The 23-year-old youth, when he was admitted to the Government Medical College Hospital, Thiruvananthapuram (MCH), appeared to be a case of septic shock.
All the inflammatory markers – BNP, D-Dimer, CRP, Ferritin, IL-6 – and Trop-T levels (cardiac marker indicative of heart damage) in blood were elevated. He was negative for COVID-19 rapid antigen as well as PCR test.
The possibilities were several, for it could have been leptospirosis or dengue shock syndrome, septic shock, infective endocarditis or tropical fever syndrome… But the turning point was when he tested positive for the IgG antibody test for COVID-19.
“We are aware of the multisystem inflammatory syndrome in children (MIS-C) in the post-COVID period. Though rare, we are now seeing MIS in adults (MIS-A). In two months, we had five cases, all of whom had a similar clinical course. But unlike in children, the outcomes were not all good,” says R. Aravind, Head of Infectious Diseases, MCH.
Even medical literature documents very few cases of MIS-A. The Centers for Disease Control (CDC) had recently published a case series of 27 cases of MIS-A. The September 2020 newsletter of the Clinical Infectious Diseases Society, India also documents three cases of MIS-A in Mumbai.
The CDC report says that adult patients with current or previous SARS-CoV-2 infection can develop a hyper inflammatory syndrome resembling MIS-C. Adults with severe COVID-19 also have the same hyper inflammatory syndrome but these patients generally have respiratory failure also. In contrast, most MIS-A patients do not have respiratory failure or their respiratory symptoms are minimal, says Dr. Aravind.
The patients in the CDC report had cardiovascular, gastrointestinal, dermatologic, and neurologic symptoms without severe respiratory illness. They also had either a positive PCR test (current infection) or positive antibody assay (recent infection) for COVID-19.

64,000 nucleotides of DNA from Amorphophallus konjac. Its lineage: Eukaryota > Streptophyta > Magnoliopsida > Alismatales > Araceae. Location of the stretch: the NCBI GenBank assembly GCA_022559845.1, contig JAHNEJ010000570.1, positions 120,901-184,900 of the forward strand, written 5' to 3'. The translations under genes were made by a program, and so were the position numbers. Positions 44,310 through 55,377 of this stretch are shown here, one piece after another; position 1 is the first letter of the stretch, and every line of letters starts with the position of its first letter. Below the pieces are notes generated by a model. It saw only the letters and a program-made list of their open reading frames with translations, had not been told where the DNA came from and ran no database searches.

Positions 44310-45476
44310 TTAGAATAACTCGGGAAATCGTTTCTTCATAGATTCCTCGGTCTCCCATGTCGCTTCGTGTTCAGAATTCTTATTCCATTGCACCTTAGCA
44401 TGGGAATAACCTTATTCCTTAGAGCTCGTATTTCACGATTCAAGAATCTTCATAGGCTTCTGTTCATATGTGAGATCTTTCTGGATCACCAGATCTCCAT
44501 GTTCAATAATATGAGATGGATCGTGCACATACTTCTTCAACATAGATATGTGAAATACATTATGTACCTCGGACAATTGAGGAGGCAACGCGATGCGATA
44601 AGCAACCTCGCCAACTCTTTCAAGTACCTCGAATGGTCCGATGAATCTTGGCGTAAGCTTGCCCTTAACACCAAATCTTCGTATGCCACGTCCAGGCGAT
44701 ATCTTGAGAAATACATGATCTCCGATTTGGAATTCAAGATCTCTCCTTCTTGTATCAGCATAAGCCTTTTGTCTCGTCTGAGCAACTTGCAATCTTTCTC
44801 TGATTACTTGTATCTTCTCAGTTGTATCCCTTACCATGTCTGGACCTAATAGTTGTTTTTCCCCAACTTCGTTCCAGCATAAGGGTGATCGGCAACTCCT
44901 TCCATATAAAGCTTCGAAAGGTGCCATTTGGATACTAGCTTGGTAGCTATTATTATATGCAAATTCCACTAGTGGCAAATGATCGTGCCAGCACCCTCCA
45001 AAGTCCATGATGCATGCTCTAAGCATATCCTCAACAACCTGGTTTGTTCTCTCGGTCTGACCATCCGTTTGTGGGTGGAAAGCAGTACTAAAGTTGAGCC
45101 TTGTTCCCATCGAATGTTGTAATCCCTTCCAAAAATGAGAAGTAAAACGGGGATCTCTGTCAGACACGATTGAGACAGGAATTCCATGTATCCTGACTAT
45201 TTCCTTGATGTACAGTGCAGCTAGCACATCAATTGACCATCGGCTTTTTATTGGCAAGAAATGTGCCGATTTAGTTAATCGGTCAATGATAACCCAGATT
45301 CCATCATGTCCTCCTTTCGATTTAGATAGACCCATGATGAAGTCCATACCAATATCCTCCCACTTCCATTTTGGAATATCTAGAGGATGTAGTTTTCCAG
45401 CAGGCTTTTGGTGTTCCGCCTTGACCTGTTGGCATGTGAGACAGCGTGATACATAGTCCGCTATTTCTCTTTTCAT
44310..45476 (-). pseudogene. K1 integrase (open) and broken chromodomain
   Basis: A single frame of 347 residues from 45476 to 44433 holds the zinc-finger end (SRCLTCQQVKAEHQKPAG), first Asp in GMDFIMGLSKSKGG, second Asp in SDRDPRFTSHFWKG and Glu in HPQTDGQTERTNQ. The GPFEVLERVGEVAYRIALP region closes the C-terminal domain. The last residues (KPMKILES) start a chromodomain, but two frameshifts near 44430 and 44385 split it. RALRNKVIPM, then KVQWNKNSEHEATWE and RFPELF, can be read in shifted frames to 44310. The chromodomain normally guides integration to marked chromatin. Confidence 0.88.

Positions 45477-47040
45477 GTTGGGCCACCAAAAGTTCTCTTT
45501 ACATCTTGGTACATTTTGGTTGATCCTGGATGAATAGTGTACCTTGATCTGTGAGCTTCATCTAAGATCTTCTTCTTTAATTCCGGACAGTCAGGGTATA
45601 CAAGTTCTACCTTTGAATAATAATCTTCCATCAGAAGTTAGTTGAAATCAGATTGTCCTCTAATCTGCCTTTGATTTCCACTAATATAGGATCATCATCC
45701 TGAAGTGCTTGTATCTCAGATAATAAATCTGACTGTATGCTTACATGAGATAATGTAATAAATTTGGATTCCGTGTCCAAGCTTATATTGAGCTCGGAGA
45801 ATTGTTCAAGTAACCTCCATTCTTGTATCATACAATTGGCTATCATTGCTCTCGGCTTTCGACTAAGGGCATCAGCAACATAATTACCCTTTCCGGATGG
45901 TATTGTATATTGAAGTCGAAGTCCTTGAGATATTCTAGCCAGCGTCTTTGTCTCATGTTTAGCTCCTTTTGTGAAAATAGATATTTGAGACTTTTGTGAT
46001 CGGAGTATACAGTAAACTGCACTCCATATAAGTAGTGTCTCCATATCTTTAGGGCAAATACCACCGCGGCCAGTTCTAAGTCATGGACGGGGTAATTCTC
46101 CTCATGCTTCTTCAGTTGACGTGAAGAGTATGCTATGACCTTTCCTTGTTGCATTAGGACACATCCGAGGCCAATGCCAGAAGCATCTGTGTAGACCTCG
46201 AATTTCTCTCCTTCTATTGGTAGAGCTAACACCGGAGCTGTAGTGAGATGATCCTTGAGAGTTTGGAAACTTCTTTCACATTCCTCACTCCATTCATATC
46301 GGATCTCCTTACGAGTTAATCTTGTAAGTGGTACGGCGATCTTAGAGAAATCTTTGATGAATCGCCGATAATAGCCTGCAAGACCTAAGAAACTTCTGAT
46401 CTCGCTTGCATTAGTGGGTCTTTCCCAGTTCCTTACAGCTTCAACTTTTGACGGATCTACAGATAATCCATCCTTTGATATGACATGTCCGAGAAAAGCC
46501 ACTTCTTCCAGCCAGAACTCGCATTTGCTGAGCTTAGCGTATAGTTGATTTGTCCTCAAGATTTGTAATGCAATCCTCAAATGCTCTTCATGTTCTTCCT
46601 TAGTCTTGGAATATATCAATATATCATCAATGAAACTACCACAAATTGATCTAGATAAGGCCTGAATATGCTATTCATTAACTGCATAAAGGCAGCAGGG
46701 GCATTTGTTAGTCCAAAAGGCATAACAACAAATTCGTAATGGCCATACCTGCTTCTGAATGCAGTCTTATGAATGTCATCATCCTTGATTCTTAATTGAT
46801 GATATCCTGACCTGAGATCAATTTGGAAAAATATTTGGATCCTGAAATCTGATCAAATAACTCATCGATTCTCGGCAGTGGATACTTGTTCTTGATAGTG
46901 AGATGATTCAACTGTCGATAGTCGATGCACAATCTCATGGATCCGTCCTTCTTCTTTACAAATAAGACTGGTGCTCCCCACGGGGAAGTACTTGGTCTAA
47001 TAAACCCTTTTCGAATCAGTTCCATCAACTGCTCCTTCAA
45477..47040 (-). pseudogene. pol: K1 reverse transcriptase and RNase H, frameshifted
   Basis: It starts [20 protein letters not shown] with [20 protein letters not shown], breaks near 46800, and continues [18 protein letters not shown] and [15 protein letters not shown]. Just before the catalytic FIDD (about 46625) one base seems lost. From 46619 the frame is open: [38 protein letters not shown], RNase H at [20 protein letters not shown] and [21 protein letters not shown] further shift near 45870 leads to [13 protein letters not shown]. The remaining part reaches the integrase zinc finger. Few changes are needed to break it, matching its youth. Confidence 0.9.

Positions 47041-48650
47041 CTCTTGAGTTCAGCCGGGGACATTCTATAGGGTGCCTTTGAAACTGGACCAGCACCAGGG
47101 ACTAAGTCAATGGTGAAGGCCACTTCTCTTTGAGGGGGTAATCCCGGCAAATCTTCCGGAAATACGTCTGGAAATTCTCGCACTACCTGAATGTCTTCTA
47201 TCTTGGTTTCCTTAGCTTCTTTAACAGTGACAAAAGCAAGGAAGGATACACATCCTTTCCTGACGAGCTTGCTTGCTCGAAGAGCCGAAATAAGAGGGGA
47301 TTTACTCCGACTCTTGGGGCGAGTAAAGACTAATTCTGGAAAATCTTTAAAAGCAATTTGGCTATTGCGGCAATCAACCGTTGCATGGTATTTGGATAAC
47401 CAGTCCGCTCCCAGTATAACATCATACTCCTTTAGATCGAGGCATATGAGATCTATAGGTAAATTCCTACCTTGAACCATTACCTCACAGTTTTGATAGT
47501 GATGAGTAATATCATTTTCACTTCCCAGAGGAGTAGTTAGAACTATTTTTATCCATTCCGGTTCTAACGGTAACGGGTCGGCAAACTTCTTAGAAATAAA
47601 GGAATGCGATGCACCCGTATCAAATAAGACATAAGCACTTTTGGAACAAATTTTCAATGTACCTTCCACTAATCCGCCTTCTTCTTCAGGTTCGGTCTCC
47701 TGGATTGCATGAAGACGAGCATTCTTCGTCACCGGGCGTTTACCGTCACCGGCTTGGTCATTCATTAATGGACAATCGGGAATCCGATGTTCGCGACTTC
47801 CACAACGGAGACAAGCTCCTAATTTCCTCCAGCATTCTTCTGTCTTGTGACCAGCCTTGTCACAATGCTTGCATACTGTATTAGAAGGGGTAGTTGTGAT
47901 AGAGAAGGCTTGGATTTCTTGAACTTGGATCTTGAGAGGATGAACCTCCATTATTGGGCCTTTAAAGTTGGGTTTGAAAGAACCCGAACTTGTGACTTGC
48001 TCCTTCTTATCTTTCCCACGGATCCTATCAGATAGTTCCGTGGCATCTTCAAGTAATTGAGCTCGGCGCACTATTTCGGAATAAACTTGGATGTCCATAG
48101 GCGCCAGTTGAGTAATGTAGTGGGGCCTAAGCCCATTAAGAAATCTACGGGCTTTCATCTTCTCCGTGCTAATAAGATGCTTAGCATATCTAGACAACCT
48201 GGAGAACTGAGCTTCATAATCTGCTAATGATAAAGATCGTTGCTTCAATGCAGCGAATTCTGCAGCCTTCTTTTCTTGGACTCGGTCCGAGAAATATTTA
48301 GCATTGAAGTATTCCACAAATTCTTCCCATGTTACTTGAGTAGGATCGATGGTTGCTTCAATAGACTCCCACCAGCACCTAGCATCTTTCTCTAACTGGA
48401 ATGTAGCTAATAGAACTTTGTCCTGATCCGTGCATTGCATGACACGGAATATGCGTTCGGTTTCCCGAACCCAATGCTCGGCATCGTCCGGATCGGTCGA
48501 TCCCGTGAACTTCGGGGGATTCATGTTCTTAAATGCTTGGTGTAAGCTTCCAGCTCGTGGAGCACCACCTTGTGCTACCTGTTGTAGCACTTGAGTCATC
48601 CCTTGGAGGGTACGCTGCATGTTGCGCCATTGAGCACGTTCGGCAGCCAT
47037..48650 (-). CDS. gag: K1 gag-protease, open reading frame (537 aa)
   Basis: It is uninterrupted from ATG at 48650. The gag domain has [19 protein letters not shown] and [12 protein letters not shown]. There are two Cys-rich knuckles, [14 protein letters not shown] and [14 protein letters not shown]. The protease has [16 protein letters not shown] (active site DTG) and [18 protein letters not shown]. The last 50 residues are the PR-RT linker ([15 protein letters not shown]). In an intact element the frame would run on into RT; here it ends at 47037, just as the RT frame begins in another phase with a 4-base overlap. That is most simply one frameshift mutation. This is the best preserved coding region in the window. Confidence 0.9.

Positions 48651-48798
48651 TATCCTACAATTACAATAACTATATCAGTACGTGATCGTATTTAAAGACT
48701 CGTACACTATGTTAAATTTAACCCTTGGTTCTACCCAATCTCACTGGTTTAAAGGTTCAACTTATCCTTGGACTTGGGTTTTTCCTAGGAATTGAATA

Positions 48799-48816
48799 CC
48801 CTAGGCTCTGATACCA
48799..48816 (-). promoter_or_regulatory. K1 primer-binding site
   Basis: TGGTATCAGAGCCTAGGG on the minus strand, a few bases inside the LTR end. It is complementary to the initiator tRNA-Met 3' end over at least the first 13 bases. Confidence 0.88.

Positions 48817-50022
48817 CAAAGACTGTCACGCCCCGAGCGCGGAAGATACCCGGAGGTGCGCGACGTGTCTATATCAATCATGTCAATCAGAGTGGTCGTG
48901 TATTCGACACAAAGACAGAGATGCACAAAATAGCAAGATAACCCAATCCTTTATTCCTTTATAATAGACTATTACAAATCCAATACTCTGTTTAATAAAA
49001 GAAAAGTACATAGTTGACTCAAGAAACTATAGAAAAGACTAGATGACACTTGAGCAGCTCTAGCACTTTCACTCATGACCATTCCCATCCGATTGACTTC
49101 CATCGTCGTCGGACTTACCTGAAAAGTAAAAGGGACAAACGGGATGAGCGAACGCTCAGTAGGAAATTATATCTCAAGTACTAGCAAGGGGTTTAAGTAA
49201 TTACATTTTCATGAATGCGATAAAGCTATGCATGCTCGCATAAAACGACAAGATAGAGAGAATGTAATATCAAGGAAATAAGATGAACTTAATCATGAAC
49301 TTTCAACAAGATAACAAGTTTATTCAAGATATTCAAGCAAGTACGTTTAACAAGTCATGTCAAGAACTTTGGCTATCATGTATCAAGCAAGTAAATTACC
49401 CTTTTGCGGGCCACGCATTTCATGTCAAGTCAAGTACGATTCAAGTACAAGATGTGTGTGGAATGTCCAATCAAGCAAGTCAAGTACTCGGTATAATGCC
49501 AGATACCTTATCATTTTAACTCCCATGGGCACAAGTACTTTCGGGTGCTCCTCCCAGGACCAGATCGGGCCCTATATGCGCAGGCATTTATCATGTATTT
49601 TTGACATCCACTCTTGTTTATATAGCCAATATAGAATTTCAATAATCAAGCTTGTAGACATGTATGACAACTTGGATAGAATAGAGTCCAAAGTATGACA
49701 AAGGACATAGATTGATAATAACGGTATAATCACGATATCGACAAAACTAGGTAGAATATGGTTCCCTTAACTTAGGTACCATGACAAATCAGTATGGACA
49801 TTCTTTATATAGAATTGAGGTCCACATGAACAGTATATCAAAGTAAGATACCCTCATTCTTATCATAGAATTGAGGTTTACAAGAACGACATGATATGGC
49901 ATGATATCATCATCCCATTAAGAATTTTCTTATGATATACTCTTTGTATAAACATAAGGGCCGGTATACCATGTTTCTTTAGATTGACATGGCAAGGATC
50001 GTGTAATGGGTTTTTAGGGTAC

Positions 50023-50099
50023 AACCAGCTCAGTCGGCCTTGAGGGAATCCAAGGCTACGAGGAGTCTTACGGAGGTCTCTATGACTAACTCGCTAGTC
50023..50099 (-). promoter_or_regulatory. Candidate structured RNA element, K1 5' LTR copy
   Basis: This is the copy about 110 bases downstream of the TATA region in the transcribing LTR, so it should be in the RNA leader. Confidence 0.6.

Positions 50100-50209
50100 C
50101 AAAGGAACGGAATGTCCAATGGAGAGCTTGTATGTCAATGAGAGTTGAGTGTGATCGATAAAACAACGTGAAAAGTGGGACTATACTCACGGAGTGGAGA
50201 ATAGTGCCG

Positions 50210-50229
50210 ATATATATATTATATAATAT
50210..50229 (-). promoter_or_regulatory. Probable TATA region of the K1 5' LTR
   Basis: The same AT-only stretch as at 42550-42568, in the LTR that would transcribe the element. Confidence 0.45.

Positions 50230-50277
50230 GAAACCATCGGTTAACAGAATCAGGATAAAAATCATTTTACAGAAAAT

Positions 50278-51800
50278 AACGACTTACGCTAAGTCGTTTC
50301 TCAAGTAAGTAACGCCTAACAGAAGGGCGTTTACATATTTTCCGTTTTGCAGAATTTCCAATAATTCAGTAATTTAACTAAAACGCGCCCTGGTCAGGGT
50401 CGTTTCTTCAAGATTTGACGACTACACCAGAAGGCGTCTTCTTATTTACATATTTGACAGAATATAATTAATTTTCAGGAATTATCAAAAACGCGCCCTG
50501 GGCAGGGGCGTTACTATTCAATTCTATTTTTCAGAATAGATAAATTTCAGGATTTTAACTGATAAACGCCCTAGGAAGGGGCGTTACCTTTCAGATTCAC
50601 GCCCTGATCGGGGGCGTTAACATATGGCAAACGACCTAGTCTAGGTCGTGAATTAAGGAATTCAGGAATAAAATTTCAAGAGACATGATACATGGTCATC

“It is easy to miss a diagnosis of MIS-A because it can masquerade as septic shock. It can occur as a continuum of severe COVID-19 or can be a post-COVID affair. MIS-A cases have come from areas about a month after the epidemic peaked and usually happen 20-25 days after the initial infection,” Dr. Aravind says.
Clinicians must maintain a high index of suspicion of MIS-A when patients come with fever, multisystem involvement, high inflammatory markers, and evidence of exposure to SARS-CoV-2 in recent weeks.
Most MIS-A cases will require a COVID antibody assay for confirmation because PCR tests may be negative in a good number. At present antibody assays are not done in many laboratories.
Early administration of immunomodulatory drugs can prevent MIS-A cases from becoming fatal but MIS-A outcomes can often be complicated as most adults would have some underlying issues.
The CDC notes that while the interval between infection and development of MIS-A is unclear, in patients who reported typical COVID-19 symptoms before MIS-A onset, MIS-A was experienced 2-5 weeks late. Also, 30% adults had a positive antibody test for SARS-CoV-2, all of which indicates that MIS-A is probably a post-infectious process.
Doctors suggest that those who had COVID-19 should be very careful during the convalescent phase.